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Dresden SMS Dresden.  Captain Haun was originally captain of Karlsruhe which he delivered to relieve her of duty, he was then supposed to have swapped ships with Dresden's captain and return her home but the war changed this.

In the start of August 1914 Germany had only one squadron overseas, the East Asia Squadron based at Tsingtao under the command of Vice-Admiral Graf Maximilian von Spee.  The squadron consisted of the armoured cruisers SMS Scharnhorst (flag) and Gneisenau and the light cruisers Emden, Leipzig and Nürnberg.  The only other German cruisers outside Europe at that time were the Königsberg in East Africa and the Dresden and Karlsruhe in the Caribbean.  All these ships were modern with officers hand picked by Tirpitz himself and hand picked crews, it was the best cruiser squadron in the German navy and possibly the world.

Scharnhorst, Gneisenau and Nürnberg sailed for the German base at Pagan, arriving on August 11 to find several German merchant ships there.  Emden arrived a day later.  The German captains held a conference to decide tactics.  Karl von Muller of the Emden asked that his ship be sent to the Indian Ocean as a lone raider, the other cruisers remaining together.

On August 13 they left Pagan and the following morning Emden and her collier Markomannia left for the Indian Ocean.
August 19 they coaled at Eniwetok, several of the supply ships being detached to buy more supplies.  Nürnberg was sent to Hawaii to send messages and arrange supplies.

On September 6 the squadron arrived at Christmas Island to find that Nürnberg had already arrived.  The following day Nürnberg destroyed the wireless station at Fanning Island.

Scharnhorst and Gneisenau raided the harbour at Western Samoa a week later but found no targets.  They then raided Papeete on Tahiti, the French Fort there opened fire but was quickly silenced as well as sinking the gunboat Zelee and the merchant ship Walkure.   The French set fire to the islands coal supplies to prevent their capture.

They rejoined with the Nürnberg on September 26 and after supplying from the Marquesas Isles set sail for Easter Island, arriving on October 12.  It had been decided to head east as there were too many Allied warships looking for them in the Western Pacific, including British, French and Russian cruisers, the Australian Navy including the battlecruiser HMAS Australia and the powerful Japanese Navy when they entered the war on August 23.

SMS Scharnhorst and her sister SMS Gneisenau were modern and powerful armoured cruisers.  They proved a serious threat to the Allied cruisers used to protect shipping, the Allied fleets tended to use older ships for these tasks, keeping their most modern units for fleet work. Scharnhorst

Leipzig (Captain Haun) started the war off the west coast of Mexico.  From there she headed for the Galapagos Islands with here two colliers.  They arrived there on September 18 having sunk Elsinore on the way.  They were met there by another supply ship and then set sale for the Peruvian coast, sinking Bank Fields in the process.   Finding no shipping in the area they set sail for Easter Island, arriving on October 14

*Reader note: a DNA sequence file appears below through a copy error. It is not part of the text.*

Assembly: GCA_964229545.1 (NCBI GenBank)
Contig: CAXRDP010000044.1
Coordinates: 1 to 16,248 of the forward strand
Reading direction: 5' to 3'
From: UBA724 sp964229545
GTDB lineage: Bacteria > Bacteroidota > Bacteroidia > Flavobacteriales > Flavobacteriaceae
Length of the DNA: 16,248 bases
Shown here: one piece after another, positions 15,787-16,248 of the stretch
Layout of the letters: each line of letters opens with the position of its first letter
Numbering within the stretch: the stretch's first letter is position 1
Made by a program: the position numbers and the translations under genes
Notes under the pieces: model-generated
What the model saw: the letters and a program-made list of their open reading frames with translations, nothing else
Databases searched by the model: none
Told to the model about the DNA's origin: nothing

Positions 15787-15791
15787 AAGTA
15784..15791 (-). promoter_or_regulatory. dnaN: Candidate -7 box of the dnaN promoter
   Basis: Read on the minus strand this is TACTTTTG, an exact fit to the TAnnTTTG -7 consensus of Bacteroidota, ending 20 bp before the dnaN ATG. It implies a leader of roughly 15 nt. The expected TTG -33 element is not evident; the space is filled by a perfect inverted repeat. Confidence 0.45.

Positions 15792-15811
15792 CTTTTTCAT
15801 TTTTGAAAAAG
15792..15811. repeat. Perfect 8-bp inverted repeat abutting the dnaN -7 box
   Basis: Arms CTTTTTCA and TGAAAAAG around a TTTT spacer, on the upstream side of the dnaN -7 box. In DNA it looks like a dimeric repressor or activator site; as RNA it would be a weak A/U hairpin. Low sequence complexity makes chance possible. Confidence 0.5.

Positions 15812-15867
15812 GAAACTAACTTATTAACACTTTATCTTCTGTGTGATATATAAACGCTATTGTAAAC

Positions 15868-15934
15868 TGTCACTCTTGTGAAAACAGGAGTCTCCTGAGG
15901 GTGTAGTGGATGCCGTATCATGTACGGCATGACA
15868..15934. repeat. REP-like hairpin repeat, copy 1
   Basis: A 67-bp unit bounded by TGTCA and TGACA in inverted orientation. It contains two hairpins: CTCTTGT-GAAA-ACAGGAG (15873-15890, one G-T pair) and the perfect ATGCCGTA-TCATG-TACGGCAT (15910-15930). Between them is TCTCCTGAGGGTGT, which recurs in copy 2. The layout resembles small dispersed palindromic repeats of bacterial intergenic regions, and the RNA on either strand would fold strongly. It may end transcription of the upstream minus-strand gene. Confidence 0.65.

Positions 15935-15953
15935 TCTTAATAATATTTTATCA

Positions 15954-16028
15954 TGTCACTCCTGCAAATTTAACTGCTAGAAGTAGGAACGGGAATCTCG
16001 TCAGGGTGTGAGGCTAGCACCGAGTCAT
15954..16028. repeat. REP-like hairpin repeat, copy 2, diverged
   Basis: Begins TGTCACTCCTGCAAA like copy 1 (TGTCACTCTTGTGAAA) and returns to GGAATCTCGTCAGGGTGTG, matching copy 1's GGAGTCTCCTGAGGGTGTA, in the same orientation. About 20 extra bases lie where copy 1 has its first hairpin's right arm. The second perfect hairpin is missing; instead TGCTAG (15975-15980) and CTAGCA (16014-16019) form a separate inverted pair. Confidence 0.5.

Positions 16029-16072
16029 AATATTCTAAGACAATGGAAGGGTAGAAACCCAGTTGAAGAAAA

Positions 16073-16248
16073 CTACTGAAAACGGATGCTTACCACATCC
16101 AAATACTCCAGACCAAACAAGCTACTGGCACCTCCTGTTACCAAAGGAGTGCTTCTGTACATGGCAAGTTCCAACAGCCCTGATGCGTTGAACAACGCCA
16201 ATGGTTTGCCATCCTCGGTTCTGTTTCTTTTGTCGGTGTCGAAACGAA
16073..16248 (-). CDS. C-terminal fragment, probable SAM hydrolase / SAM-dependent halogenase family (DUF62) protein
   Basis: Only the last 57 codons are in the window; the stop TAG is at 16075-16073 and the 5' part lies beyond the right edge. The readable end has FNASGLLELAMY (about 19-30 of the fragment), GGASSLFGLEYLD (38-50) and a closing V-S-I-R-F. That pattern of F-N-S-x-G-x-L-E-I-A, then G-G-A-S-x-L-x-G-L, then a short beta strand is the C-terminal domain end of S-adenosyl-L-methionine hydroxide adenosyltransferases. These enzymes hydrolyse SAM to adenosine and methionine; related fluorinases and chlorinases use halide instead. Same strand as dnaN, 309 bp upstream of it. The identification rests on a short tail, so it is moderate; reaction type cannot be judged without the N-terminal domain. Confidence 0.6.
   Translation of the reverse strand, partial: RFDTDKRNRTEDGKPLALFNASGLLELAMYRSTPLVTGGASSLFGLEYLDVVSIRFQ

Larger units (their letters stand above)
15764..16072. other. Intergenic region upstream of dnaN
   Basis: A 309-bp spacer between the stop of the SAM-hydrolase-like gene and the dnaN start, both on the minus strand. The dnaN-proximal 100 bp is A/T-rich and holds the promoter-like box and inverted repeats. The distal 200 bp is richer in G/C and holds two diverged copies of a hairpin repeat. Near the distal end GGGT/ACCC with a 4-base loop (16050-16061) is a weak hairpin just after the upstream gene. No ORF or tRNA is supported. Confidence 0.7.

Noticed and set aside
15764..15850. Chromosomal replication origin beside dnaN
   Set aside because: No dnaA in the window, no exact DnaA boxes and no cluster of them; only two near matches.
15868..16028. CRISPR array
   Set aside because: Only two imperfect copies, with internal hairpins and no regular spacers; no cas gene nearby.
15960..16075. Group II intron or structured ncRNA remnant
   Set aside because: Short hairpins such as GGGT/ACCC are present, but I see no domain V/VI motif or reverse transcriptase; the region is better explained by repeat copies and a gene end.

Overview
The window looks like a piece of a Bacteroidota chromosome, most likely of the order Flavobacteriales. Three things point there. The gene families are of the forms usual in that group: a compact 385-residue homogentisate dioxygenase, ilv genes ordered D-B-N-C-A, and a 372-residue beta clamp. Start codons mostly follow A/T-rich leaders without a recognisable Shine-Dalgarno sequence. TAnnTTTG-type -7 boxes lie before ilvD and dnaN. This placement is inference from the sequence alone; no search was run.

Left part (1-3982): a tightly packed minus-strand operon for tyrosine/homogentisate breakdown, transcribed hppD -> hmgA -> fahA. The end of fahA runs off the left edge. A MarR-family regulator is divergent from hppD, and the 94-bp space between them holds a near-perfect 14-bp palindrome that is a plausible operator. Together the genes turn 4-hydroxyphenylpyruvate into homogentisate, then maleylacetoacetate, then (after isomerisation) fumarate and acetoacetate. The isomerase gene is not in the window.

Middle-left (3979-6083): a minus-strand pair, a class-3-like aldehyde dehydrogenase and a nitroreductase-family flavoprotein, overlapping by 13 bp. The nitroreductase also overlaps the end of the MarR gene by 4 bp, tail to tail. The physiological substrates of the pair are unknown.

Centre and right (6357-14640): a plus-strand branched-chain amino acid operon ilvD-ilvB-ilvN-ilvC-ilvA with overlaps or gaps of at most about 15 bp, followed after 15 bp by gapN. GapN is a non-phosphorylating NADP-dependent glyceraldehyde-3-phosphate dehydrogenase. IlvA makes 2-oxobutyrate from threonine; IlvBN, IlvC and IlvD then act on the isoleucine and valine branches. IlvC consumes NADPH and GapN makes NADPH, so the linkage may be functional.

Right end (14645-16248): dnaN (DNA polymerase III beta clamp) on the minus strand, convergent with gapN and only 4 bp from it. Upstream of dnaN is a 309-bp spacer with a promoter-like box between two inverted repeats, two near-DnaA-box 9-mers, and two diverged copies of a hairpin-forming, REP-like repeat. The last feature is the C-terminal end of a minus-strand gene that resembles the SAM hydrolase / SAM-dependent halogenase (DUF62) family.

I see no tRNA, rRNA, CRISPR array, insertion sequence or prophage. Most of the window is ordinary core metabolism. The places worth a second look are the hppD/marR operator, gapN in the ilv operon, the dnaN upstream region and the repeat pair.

Dresden (Captain Ludecke) was on Caribbean station, due to return to Germany and be replaced by Karlsruhe.  The orders were changed when war appeared imminent.  Once war started Dresden met up with three supply ships off the northern coast of Brazil.  From August 6 to 8 she stopped several British ships, but they were released as they didn't carry war materials even though under the Hague Convention she was entitled to sink them.

On August 15 she sank her first ship, Hyades and on August 26 Holmwood was sunk.  The prisoners were sent to port in another British ship they stopped.

On September 18 Dresden entered the Pacific via the Magellan Straights.  The British freighter Ortega was sighted but escaped amongst the uncharted rocky seas and reported that Dresden had entered the Pacific.  She then sailed up the Chilean coast before heading for Easter Island, arriving on October 10 with her one remaining collier.

Now all five cruisers were together they coaled and purchased supplies before leaving Easter Island on October 18, sailing for the Juan Fernandez Islands.  They coaled there on October 26.  The Armed Merchant Cruiser Prinz Eithel Friedrich, which arrived whilst they were there, was sent with the collier Gottingen and escorted by Nürnberg to the Chilean port of Valparaiso for coal.  Two days later the squadron set sail for the Chilean coast which they reached two days later.  Intelligence reports from German merchant ships indicated that HMS Good Hope and Monmouth were in the area and that HMS Glasgow had just coaled at Coronel and so the German squadron headed for Coronel in the hope of finding Glasgow alone.

Leipzig SMS Leipzig was the oldest of the German cruisers based overseas. She had a main armament of 10 x 4.1 inch guns, the same calibre as later light cruisers which were a series of evolutionary improvements on each other and generally regarded as successful.

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